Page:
He said he believes that wages, labor conditions and income inequality will become an issue in the upcoming presidential election cycle, but that it will be an even more dominant theme in the following cycle.
“The difference I see now from five years ago,” he said, “is that five years ago, people bought into the notion that the economy was like the weather: There was nothing you could do about it. Too bad, you’re stuck with it. And now they don’t. They understand that the economy is not the best set of rules. Those rules are set by men and women we elect; those rules decide the winners and the losers, and we can change those rules.”
He said he hopes the recent joint efforts of labor and religion, including the visit by Wuerl to the house of labor, will send the message “that the hundred years that labor and religion have been fighting together for solidarity is alive and well and will be around for another hundred years.”
Admitting he gets some pushback from the ranks of labor about his close alignment with the church, he shrugs and says he responds: “ ‘It’s what I believe in, it’s the values we both bring to the table. Our values are inseparable. If our values are inseparable, why should we not be inseparable?’ It’s kind of tough to answer that question, for them at least. It isn’t for me because it’s what I believe in.”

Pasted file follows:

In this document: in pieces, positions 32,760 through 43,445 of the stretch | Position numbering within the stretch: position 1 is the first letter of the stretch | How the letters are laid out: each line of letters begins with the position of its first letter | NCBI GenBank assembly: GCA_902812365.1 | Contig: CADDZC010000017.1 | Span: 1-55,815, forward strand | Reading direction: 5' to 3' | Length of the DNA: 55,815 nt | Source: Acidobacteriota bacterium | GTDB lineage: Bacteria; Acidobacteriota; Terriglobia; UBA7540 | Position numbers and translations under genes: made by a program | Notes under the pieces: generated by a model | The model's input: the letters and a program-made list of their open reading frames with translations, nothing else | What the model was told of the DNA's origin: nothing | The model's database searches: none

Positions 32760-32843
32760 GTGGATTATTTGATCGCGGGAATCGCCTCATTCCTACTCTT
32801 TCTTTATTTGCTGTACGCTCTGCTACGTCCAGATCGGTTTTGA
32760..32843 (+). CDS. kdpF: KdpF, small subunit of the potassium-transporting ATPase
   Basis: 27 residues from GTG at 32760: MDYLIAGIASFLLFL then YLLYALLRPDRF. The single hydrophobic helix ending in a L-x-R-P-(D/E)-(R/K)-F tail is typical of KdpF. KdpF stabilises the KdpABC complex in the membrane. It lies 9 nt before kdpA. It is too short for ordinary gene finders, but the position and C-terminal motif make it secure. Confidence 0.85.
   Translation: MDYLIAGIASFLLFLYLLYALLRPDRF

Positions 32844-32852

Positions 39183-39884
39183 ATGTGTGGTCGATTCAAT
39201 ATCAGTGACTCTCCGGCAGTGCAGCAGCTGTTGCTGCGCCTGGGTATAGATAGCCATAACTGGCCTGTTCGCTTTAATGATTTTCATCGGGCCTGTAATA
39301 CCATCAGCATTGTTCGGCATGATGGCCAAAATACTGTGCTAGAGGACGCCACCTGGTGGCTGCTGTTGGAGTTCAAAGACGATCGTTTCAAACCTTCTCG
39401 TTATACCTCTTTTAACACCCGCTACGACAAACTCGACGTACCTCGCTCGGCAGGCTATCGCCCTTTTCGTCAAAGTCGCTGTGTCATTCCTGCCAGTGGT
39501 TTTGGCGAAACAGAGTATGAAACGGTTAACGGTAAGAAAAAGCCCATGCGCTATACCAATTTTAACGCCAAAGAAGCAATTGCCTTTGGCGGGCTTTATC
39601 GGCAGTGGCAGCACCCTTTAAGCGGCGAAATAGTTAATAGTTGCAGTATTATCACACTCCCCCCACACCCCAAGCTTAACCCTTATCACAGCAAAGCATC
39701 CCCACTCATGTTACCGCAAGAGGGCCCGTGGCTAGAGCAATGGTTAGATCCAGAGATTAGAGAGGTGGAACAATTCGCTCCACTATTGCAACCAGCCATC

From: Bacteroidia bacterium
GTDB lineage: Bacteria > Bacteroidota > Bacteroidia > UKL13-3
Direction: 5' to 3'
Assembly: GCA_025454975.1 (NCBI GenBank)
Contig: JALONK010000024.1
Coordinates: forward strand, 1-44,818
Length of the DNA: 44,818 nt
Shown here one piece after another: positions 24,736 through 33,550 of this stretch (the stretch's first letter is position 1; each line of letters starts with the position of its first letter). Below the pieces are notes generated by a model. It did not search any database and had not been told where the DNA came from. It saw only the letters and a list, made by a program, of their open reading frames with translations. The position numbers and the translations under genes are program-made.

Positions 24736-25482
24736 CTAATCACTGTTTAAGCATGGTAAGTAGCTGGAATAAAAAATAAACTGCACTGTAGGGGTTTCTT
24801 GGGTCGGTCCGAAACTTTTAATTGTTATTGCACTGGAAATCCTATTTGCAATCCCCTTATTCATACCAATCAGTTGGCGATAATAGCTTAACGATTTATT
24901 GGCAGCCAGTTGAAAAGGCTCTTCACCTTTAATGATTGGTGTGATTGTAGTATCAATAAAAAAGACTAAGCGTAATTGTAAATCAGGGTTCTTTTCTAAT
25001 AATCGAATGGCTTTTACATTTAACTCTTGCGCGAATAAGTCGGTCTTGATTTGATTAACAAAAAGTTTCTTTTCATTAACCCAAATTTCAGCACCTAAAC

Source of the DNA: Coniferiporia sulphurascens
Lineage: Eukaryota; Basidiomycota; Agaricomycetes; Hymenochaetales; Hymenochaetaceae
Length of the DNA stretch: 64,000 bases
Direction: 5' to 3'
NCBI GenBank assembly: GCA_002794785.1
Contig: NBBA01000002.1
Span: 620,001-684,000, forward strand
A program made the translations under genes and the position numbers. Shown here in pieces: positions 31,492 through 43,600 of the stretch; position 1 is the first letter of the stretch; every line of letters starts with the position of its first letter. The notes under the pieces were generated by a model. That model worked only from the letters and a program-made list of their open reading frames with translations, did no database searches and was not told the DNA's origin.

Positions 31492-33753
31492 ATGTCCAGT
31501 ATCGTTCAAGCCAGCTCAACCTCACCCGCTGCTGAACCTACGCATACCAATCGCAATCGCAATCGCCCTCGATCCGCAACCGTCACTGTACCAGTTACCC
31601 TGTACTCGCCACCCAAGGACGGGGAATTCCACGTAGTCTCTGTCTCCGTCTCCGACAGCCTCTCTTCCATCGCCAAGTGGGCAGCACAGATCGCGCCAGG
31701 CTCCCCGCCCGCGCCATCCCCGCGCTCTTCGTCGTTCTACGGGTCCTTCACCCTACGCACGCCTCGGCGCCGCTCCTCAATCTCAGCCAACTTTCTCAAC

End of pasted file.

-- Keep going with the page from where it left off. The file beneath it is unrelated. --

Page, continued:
He said the pope’s visit in September will make it all the easier to understand the connection. “Oh, God, I think it’s going to energize people. When the pope talks about work being a gift and a duty, they sit up and they smile, and they feel proud again.”
He said he hears constantly from non-Catholics that “this pope is amazing, I love this guy, I love what he stands for. So it makes it a whole lot easier when you have a pope that’s holding his arms out and he’s hugging working people, and he’s speaking up for working people. It’s a whole lot easier for people to say, ‘Let’s reciprocate.’ ”